Why do we raise our voice pitch when we speak to babies?
'Motherese' is almost universal in human culture but this vocal change is often involuntary, so why are we drawn to high-pitched baby talk?
Asked by: Dan Bradshaw, Cheltenham
Baby talk or 'motherese' is nearly universal in human cultures and also found in Rhesus monkeys. It is characterised by generally higher pitch, greater pitch variation and a more musical rhythm and tone. Research has suggested that this exaggerated emphasis may help infants learn the sound patterns to develop speech or increase attention when parents are warning of dangers.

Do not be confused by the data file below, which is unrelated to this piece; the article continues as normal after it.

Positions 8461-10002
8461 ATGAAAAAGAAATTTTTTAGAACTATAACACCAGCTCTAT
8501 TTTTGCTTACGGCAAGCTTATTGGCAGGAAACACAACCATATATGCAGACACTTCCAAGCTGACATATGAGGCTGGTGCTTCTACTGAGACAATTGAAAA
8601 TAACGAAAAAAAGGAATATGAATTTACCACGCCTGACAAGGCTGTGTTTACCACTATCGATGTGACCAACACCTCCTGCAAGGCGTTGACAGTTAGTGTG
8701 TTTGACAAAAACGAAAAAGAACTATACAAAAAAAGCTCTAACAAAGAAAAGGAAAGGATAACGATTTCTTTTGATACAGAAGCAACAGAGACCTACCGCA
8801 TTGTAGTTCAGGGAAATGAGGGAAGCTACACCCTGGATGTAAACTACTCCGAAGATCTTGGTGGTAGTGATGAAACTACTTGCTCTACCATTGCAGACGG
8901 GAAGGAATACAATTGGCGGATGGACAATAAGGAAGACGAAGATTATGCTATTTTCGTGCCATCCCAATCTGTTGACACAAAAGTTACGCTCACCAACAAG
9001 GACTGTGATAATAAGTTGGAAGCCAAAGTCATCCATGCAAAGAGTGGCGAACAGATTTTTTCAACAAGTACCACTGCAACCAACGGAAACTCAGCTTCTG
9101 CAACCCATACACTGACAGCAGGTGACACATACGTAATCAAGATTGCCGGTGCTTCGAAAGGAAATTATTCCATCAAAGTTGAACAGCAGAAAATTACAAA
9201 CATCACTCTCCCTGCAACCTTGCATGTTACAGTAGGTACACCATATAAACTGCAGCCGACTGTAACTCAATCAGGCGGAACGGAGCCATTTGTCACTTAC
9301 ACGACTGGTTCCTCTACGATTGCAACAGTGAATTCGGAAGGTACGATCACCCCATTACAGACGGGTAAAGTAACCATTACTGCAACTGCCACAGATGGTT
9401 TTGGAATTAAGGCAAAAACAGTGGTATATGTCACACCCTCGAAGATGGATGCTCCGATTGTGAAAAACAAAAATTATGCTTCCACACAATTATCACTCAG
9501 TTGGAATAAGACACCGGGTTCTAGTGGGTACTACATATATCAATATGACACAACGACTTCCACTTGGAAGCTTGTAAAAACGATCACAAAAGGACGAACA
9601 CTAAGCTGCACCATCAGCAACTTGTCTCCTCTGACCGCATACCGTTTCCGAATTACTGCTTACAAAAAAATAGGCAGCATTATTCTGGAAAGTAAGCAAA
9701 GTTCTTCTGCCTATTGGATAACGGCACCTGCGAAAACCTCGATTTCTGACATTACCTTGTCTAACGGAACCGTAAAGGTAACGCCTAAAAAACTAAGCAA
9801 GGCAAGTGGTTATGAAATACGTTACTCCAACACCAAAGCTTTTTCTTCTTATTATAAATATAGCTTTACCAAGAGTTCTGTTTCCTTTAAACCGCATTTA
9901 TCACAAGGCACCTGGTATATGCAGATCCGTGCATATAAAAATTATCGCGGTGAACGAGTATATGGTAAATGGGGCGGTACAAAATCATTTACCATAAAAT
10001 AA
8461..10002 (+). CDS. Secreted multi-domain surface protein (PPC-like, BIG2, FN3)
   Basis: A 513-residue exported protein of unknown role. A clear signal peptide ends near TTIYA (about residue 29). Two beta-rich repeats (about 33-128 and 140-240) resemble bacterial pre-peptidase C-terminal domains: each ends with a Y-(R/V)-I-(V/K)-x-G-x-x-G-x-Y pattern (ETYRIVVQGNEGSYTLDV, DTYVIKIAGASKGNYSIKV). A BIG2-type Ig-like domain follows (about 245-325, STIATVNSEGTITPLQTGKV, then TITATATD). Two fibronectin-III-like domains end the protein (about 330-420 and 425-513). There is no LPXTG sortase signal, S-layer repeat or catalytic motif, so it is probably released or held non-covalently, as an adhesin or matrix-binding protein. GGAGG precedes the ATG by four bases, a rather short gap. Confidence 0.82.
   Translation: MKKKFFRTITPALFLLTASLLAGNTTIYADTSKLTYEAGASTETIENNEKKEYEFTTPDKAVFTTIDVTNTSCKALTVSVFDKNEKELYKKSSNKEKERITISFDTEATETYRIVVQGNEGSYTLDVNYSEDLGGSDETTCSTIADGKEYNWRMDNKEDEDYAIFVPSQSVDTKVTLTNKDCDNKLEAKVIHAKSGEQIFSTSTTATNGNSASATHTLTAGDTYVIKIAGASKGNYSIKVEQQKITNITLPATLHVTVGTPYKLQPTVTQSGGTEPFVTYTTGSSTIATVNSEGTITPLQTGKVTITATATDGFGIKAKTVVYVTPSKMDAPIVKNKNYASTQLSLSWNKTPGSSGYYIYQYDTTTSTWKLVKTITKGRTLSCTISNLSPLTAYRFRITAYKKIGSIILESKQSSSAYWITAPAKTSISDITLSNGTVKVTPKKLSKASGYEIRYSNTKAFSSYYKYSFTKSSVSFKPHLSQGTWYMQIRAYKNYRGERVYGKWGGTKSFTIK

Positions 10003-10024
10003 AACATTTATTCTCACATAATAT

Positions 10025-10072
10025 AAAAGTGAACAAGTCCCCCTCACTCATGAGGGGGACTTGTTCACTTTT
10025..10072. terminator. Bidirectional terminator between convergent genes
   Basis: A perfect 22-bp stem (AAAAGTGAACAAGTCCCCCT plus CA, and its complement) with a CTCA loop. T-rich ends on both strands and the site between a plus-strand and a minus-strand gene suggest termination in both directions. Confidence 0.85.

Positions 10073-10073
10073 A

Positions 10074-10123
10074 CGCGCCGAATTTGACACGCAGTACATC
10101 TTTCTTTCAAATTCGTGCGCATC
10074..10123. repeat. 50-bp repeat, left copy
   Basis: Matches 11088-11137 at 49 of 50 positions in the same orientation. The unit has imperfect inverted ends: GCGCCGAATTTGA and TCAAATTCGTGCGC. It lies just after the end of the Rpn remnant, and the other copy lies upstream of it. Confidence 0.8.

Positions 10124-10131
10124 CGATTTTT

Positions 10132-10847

Luis trained as a zoologist, but now works as a science and technology educator. In his spare time he builds 3D-printed robots, in the hope that he will be spared when the revolution inevitably comes.